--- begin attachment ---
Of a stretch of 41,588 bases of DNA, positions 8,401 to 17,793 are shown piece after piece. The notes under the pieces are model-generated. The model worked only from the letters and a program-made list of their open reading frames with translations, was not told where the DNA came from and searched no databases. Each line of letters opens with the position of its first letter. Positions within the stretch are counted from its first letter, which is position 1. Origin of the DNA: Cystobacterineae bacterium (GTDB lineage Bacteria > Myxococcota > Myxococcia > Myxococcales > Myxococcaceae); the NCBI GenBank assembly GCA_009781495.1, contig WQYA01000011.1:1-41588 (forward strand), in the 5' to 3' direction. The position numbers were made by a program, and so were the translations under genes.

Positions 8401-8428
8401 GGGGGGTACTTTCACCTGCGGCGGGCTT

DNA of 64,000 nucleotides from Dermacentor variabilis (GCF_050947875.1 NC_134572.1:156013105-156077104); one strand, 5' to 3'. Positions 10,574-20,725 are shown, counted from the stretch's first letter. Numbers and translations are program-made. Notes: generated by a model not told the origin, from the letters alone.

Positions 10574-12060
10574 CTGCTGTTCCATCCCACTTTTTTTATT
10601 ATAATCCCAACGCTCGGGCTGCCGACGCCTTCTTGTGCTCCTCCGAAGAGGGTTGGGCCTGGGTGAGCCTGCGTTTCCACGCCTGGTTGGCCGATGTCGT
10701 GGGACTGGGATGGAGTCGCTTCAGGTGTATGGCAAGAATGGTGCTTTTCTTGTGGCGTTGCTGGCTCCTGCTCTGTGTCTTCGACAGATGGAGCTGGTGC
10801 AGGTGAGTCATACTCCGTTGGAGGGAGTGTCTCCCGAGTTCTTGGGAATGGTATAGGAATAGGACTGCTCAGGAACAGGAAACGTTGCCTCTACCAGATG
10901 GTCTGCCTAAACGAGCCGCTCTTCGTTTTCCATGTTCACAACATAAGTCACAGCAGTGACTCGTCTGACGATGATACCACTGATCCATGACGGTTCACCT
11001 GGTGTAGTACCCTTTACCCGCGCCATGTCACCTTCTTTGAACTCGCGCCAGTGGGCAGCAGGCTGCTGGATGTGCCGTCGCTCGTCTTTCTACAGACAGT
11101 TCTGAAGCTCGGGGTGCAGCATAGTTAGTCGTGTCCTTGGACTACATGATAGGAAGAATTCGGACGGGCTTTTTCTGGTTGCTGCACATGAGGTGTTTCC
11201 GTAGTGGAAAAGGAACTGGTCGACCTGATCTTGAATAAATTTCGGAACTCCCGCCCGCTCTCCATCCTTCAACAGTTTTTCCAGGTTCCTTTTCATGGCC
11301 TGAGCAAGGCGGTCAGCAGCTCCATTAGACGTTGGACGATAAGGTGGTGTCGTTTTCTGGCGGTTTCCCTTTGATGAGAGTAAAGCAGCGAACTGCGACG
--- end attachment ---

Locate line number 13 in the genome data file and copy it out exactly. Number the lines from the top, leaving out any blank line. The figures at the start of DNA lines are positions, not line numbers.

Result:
11201 GTAGTGGAAAAGGAACTGGTCGACCTGATCTTGAATAAATTTCGGAACTCCCGCCCGCTCTCCATCCTTCAACAGTTTTTCCAGGTTCCTTTTCATGGCC